• Using the measurements in fig 22, mark out the lines on the back.
  • If you would like a window in the spine, Cut out the central rectangle.
  • Cut off the corners as shown.
  • Using your bone folder, score the vertical lines and valley fold.

If you are using thin card, you might like to line the cover. If so, cut another piece of card the same size. Starting at the spine duplicate the folds, holding the lining inside and against the cover. Quickly brush glue on either piece of card and stick together, keeping the cover semi-folded. You will then need to trim the ends. If this seems a bit daunting, don't glue the layers together.

Finishing the Book

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fig 23

  • Tuck the ends of the cover into the first packet as shown in fig 23.

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You may wish to tie the book with a ribbon or cord. In this case pierce a small hole just inside the fold at each foredge. Thread through the cord and either glue or knot inside. Thread a bead or two on each cord or ribbon if desired. I like to make paper beads matching the cover.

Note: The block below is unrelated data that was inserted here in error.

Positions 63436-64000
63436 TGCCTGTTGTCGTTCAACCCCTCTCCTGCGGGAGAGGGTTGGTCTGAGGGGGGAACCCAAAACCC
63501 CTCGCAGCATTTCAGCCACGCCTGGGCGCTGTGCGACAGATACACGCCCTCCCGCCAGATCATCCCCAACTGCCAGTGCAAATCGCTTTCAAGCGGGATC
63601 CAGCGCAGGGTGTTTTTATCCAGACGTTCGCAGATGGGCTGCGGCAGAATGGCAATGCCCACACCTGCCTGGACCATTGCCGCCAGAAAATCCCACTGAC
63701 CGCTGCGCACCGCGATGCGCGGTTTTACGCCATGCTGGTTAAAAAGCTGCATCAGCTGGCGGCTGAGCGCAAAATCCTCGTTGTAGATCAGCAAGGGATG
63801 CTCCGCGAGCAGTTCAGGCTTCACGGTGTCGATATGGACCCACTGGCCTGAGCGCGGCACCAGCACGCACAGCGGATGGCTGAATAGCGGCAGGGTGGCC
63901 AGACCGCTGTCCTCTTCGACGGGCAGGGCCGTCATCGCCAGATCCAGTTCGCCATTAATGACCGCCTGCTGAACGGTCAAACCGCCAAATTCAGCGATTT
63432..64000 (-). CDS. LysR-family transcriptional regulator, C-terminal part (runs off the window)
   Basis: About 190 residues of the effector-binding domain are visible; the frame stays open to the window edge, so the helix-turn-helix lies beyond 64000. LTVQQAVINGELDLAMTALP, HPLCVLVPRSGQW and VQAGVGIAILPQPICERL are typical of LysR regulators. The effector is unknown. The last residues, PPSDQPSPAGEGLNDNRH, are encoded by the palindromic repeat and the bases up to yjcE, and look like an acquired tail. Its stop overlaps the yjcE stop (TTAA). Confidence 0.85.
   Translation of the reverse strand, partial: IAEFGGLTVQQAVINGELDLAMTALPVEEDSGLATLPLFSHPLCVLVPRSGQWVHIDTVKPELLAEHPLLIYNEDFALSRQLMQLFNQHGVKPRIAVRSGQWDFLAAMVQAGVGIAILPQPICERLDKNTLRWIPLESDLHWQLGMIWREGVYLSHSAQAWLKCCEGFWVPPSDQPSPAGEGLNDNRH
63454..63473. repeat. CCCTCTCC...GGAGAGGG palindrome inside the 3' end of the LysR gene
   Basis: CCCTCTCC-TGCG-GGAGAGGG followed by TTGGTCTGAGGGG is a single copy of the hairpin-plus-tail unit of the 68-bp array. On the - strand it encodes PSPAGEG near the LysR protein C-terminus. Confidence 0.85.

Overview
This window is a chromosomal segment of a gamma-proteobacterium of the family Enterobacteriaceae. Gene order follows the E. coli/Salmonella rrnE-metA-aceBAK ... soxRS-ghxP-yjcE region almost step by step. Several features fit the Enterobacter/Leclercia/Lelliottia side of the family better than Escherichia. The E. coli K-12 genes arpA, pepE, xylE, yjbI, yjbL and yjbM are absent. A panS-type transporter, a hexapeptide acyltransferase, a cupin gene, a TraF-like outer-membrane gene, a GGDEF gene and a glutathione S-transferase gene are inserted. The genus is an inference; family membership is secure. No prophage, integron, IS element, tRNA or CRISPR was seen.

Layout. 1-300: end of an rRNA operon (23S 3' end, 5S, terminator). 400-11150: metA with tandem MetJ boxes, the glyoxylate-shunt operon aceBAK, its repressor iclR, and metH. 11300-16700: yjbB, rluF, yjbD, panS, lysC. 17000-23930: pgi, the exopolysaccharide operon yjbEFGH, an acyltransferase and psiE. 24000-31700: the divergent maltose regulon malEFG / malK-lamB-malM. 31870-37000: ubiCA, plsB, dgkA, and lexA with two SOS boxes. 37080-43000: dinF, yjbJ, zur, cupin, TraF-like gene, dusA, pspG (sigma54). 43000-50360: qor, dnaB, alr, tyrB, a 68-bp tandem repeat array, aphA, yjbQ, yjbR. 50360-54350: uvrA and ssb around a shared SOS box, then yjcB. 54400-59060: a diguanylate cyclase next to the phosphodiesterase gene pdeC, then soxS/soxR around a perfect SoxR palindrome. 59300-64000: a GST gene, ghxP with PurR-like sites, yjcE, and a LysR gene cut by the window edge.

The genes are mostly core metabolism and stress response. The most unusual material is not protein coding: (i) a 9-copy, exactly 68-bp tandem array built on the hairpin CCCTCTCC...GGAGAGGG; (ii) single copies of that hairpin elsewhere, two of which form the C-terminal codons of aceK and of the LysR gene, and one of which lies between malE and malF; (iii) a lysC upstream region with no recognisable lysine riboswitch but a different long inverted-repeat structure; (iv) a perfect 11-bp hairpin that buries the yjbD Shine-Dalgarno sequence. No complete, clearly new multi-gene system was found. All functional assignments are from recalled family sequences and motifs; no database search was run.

The full version of this tutorial including additional images, a glossary and information on paper grain direction may be purchased and downloaded from our web site here:

www.hewitonline.com/category_s/97.htm

There are also 8 other excellent tutorials in this series, all of which can be purchased from the same location.

 

Skin Deep - Volume 51 - Spring 2021

Download Skin Deep - Volume 51 in PDF Format